The Atlantic

Chasing the Myth of Michael Jackson

A new exhibition in London, titled On the Wall, seeks to understand what the superstar—and, more importantly, what his image—meant to the world.
Source: David LaChapelle / National Portrait Gallery, London

In 1985, when the King of Pop was at the height of his fame and the beginning of his infamy, James Baldwin wrote that the “Michael Jackson cacophony is fascinating in that it is not about Jackson at all.” Tabloids, fans, and critics alike wondered of the entertainer: Is he asexual? How many surgeries has he had? Does he want to be white? Who is the real Michael Jackson? Is there a real Michael Jackson? This frenzy, Baldwin argued, was really about money, race, sexual panic, and the “burning, buried American guilt.” The notion that people’s obsession with the singer isn’t really about him, but about the constellation of issues reflected by his life and work, appears to animate Michael Jackson: On the Wall, an ongoing exhibition at the National Portrait Gallery in London.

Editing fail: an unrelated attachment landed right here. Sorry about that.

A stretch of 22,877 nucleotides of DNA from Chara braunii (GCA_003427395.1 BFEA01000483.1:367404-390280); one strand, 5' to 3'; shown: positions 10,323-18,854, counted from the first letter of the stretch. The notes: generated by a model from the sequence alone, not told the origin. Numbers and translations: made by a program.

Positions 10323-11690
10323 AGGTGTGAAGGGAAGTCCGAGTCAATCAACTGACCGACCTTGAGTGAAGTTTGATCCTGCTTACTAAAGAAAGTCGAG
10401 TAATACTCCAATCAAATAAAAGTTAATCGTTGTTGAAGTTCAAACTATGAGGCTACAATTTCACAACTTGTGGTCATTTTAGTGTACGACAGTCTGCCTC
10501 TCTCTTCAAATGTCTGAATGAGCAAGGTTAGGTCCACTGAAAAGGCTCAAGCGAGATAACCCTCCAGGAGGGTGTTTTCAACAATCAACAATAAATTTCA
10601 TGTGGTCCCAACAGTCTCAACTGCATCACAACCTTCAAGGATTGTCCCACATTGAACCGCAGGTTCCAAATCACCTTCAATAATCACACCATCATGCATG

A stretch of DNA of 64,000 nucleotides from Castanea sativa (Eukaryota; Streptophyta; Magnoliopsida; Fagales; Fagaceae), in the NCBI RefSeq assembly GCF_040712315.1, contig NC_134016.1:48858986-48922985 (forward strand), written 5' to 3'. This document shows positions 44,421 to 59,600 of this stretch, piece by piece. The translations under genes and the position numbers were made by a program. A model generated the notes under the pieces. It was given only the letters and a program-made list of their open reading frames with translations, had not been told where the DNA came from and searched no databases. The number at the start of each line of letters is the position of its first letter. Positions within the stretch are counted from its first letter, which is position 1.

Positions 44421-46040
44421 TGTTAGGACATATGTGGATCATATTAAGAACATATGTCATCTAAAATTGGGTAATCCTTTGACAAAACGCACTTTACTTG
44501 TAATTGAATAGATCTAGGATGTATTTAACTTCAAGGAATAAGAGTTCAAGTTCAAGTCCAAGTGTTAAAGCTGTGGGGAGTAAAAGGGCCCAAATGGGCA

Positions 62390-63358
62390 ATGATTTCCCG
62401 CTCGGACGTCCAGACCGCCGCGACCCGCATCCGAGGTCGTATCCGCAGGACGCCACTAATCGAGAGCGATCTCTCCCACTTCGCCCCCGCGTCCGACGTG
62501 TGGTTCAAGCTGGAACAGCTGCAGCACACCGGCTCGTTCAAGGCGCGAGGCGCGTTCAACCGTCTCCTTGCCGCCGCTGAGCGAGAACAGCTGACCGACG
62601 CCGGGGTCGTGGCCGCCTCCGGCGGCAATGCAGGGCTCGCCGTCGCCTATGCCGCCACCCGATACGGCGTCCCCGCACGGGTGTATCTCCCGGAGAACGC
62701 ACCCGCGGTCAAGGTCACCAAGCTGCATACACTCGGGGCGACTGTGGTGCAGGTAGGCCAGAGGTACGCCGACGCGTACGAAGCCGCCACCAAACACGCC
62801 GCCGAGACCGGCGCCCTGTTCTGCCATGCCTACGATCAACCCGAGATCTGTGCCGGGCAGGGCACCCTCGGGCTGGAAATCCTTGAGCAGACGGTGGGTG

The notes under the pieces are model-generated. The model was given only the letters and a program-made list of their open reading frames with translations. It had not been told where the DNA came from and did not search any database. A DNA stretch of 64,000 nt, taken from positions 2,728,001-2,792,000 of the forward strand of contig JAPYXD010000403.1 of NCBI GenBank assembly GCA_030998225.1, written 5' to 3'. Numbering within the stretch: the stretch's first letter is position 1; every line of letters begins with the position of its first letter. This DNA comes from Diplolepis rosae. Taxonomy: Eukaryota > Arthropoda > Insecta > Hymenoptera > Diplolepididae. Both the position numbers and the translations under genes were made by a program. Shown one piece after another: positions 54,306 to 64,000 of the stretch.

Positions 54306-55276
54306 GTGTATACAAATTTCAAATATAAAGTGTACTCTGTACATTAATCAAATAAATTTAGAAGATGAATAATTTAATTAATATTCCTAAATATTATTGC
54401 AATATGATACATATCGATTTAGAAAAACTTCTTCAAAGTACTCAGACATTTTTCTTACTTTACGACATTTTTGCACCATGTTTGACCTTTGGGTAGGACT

The show’s curator, Nicholas Cullinan, acknowledges as much. In the catalog, he writes that the collection, which is on view until October 21, is “not about biography.” Through roughly 100 works created by 48 contemporary artists during and beyond the span of Jackson’s life (including new pieces made specifically for the show), explores the performer’s complex power as

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